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A Piaget Classsroom Plan
A Piaget Classroom Plan
ECE 332 Child Development
Instructor Melanie Rodriguez
August 25, 2014
A Piaget Classroom Plan
Piaget developed stage theory’s that define and describe the cognitive development of children. In his view Piaget believed that cognitive development refers to the changes in children, during their cognitive process, and the abilities they require. He believes that the mental development of a child is influenced by the biological makeup of the child and the environmental experience the child passes through, and because every human being must pass through the process of cognitive development, language plays an important role during this process. Piaget has identified four stages of development and “each stage is marked by strikingly different perceptions of the world and different adaptations to it; each stage is the product of learning that occurred in earlier stages; and each is a preparation for the next stage” (LeFrancois, 2012). It is the second one of his stage theory’s pre-operational that I will use to design my classroom.
The per-operational stage of Piaget’s theory covers the ages of two to four years. At this age, the child does not have the ability to effectively and accurately construct images, and a child needs physical images to help them to construct the image. There are four aspects of developmental categories of children under this age, and they are emotional, language, physical and cognitive development. The child could show characteristic of jumping, skipping, and hopping. At this age a child tries to maintain a balance of themselves, by using their toes, and walking on their tiptoes. They can ride a tricycle, play with a ball and can make a bridge by using three blocks. The child likes to draw and begins to use scissors to cut with. They also begin to use a spoon and a fork. In language a child begins to communicate by using three to five words. At this age they also pass through the social and emotional development and start to imitate those around them. The cognitive development is characterized by the questions the child asks. The big question is what is this? They are able to understand the notion of now and soon, but cannot understand the concept of tomorrow or next week, and in this stage children are very self- oriented and have an egocentric view. The preschool classroom I designed has several different centers. Included in the plan are dramatic play, block, library, fine motor, art, sand and water, literacy /circle time, computers, science, and quite area Within each center there are developmental concerns such as social/emotional, physical, cognitive, and language development.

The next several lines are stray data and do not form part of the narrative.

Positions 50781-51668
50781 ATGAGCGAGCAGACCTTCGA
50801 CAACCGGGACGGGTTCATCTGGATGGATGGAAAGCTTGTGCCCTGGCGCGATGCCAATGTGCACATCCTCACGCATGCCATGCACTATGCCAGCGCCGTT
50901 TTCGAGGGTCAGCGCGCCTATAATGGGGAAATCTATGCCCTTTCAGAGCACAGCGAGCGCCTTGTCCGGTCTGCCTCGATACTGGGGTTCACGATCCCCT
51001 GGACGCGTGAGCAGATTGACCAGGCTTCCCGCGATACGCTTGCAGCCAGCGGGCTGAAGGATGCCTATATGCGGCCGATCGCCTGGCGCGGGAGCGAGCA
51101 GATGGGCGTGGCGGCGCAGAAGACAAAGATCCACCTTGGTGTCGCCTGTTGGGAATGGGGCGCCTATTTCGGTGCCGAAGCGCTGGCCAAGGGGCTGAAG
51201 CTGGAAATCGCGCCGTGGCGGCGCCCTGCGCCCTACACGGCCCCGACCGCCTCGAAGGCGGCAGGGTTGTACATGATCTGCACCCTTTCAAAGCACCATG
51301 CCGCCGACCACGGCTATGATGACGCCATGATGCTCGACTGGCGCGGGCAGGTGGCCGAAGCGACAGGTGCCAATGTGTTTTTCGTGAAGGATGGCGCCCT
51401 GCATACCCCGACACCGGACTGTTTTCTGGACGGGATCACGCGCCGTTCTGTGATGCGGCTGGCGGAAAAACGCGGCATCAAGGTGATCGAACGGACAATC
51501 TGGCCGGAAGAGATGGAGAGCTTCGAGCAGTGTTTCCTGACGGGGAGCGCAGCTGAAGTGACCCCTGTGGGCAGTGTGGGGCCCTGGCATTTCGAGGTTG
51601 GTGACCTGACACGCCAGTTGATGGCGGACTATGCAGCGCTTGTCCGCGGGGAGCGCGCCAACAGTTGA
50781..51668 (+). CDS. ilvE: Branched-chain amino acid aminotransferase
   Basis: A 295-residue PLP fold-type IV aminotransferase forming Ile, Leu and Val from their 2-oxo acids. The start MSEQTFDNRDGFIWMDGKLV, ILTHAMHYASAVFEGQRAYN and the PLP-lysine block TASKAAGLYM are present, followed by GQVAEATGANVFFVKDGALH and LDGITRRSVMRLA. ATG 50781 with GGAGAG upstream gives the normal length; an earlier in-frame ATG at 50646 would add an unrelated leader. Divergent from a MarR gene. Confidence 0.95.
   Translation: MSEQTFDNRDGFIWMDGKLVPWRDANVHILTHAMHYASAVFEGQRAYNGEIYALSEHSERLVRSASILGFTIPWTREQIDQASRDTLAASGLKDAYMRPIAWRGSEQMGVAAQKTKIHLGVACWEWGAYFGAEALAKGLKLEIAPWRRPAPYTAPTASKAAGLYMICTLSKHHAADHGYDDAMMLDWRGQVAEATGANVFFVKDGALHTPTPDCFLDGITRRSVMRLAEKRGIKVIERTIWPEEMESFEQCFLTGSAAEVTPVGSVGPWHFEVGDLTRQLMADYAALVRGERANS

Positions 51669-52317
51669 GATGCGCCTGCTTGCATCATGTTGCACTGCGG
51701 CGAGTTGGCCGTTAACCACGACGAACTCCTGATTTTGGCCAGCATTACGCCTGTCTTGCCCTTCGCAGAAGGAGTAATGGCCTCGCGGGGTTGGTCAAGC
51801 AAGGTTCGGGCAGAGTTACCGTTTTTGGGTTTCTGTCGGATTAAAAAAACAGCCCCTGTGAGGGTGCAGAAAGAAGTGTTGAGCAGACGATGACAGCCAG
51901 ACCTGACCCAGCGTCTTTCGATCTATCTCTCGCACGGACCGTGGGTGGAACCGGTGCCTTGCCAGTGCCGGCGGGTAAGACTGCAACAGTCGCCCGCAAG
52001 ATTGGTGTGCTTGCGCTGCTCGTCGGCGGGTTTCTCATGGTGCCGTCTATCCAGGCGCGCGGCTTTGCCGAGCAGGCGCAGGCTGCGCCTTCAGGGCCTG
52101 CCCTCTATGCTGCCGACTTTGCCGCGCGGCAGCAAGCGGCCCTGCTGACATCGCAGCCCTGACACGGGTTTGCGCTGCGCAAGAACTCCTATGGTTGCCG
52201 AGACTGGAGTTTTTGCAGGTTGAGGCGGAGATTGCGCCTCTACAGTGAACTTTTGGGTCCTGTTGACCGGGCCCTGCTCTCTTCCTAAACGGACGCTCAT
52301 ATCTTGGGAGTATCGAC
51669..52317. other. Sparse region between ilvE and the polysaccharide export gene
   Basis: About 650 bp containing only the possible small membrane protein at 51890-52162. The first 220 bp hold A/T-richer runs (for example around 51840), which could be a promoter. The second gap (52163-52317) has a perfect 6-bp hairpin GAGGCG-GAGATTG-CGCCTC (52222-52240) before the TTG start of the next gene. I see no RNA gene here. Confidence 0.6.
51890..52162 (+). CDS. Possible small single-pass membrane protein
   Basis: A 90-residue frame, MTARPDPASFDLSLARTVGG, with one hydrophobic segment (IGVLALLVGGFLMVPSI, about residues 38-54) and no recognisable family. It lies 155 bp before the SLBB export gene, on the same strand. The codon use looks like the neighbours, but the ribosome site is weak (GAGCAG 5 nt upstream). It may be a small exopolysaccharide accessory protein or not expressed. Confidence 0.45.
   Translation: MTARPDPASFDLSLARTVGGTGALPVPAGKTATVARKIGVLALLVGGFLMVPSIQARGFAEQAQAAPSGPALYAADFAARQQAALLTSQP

Areas of a classroom:
This is a construction activity that may spark a child’s interest in design or construction. They get to build a tower just to watch it fall. They can utilize the cognitive design abilities of children. The activity is building a tower.
Blocks of all shapes or sizes
Safety zone sign
Steps by Step Instructions:
1. Put on hard hat.
2. Put on safety glasses.
3. Put out safety zone signs.
4. Design a tower on paper.
5. Build a tower.
6. Then call the demolition guys and watch it fall.
7. When done build another one, and push it down to.
This area lets children fit reality of the world into their own interest and knowledge. As stated by Piaget dramatic play contributes strongly to the intellectual development of children. Dramatic play includes role playing, puppetry, and fantasy play. The activity I will use is On the Farm. This activity lets children experience spring on the farm. Explain that many animals are born in the spring. Let the children be the farm animals and dress up in animal mask and costumes.
Step by Step Instructions:
1. Children dress as animals.
2. Clean the animal barn.
3. Feed and water the animals.
Leave the farm up for a week so each child gets to experience what it is like to live on a farm.
Piaget's preoperational theory that match mathematics, include concepts that easily translate into teaching strategies. The child now might understand the connection between an object and the symbol that it represents. Set up a hands-on number lesson in which groups of toys or other objects represent numbers such as five toy cars, three apples, or seven pieces of chalk(Metzger, 2014).
Empty egg container (one that held a
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Developmental psychology, Cognitive psychology, Neuroscience, Child development, Educational psychology, Piagets theory of cognitive development, Cognitive development, Stage theory, Constructivism, Egocentrism, Play, Piaget
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